For my stay in New York for design week I was a guest of The Mark Hotel on the Upper East Side of Manhattan. A bit further than usual from design week venues, most are downtown in SoHo or the Meatpacking district, it didn't take long to get over the extra distance required.
Originally built in 1927 The Mark has recently undergone a major refurbishment directed by Jacques Grange, France's most famous interior designer. The hotel has a distinct contemporary style with a mix of luxurious traditional fabrics, for example, combined with modernist furniture and lighting.
In the lobby a Ron Arad pendant lamp greets guests (that's the restaurant in the background).
In the Mark bar there's a distinct rural feel, most obvious are the cow spots on the furniture but more subtle is the pen-like pattern on the walls with silver sconces inside with what looks like alfalfa shaped cutouts.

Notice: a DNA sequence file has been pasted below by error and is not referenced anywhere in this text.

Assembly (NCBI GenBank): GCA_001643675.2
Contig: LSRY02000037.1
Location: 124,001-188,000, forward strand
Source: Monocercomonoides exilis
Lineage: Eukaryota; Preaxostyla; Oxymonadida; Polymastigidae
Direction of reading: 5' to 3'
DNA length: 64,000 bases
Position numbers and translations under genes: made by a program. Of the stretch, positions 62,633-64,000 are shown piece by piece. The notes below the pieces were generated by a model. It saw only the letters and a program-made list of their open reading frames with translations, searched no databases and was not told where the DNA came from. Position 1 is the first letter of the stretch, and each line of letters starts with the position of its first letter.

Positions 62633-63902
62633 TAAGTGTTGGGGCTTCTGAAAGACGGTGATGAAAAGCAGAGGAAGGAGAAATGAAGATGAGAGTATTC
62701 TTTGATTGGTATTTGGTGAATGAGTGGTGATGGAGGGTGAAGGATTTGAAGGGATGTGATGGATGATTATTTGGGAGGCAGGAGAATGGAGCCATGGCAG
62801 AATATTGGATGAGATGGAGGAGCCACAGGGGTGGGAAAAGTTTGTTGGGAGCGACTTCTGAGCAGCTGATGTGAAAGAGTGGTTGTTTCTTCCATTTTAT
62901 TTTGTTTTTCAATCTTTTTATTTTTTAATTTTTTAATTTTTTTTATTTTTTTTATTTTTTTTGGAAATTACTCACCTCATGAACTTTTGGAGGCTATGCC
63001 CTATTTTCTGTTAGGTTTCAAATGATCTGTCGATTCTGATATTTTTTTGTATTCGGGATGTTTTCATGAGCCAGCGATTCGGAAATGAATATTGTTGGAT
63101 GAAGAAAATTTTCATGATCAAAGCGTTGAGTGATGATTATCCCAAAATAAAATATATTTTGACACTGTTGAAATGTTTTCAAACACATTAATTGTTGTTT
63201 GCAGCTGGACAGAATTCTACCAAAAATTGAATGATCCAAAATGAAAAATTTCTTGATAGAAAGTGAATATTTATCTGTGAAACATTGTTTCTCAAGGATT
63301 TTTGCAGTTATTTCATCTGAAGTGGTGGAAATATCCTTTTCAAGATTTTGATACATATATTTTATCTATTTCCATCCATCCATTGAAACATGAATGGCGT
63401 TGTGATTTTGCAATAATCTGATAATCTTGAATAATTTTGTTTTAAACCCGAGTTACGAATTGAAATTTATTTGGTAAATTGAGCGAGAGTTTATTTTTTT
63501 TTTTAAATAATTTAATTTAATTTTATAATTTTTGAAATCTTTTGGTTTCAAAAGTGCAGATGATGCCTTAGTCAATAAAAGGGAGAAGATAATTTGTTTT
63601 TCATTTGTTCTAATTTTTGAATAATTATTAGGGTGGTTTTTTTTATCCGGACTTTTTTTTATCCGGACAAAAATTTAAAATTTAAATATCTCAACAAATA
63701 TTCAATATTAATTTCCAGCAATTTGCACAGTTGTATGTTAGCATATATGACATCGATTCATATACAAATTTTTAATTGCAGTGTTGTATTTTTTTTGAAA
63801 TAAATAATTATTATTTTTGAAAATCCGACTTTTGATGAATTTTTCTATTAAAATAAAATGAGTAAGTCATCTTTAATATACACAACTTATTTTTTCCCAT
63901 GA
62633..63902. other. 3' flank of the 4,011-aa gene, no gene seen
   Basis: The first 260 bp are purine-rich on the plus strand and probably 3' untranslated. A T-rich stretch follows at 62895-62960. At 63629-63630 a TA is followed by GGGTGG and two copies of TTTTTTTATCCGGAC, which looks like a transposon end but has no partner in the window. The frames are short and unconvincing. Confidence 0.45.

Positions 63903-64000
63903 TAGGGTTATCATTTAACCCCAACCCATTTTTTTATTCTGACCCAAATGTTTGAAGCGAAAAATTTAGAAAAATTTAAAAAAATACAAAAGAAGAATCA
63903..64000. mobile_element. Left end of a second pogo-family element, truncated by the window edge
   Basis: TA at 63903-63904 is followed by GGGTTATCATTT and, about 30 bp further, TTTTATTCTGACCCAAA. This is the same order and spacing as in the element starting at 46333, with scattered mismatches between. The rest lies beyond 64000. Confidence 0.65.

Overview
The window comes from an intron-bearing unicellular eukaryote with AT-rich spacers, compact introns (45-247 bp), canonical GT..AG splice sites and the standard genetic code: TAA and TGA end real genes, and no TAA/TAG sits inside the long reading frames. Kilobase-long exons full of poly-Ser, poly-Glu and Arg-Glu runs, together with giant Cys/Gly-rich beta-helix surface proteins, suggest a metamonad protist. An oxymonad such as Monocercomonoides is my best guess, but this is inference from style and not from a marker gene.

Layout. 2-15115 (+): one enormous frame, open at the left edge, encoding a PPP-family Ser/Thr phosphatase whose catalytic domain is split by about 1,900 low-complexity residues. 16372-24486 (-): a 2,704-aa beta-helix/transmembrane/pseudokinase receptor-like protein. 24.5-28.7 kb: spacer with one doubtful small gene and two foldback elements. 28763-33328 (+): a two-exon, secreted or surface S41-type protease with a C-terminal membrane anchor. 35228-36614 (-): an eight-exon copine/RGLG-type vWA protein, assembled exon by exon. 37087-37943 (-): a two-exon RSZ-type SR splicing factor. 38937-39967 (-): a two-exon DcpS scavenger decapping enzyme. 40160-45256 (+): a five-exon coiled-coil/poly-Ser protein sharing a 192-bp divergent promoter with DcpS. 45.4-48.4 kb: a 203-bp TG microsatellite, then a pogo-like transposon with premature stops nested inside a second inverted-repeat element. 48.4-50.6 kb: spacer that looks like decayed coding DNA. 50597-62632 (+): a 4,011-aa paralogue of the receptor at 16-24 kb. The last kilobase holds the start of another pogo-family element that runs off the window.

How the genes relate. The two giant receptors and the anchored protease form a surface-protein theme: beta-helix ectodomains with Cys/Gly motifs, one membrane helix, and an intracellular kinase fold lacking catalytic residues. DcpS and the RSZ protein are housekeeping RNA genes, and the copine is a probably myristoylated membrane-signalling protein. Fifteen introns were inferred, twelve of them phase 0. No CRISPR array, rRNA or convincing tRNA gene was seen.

The bar is also shaped like a spot and its shape is replicated on the ceiling. Spent some time here sampling bourbon (good selection) and had the time to notice.
From the bar one can access the restaurant via a hallway with a floor to ceiling glass enclosed wine cellar.
The rooms are designed for comfort first. Larger than most but not outsized, the rooms are smartly organized with every conceivable amenity neatly tucked away.
These drawers are the fridge.
This universal remote control is not just for the entertainment system but also controls the air conditioning, lights and blinds.
In the bathroom, a little CNN live in the mirror.
For all the design and thoughtful touches what I appreciated most was the understated service. There are some restaurants and hotels in New York were I have felt more like a number than a guest, at The Mark I felt genuinely welcome. That's not easy to make remarkable.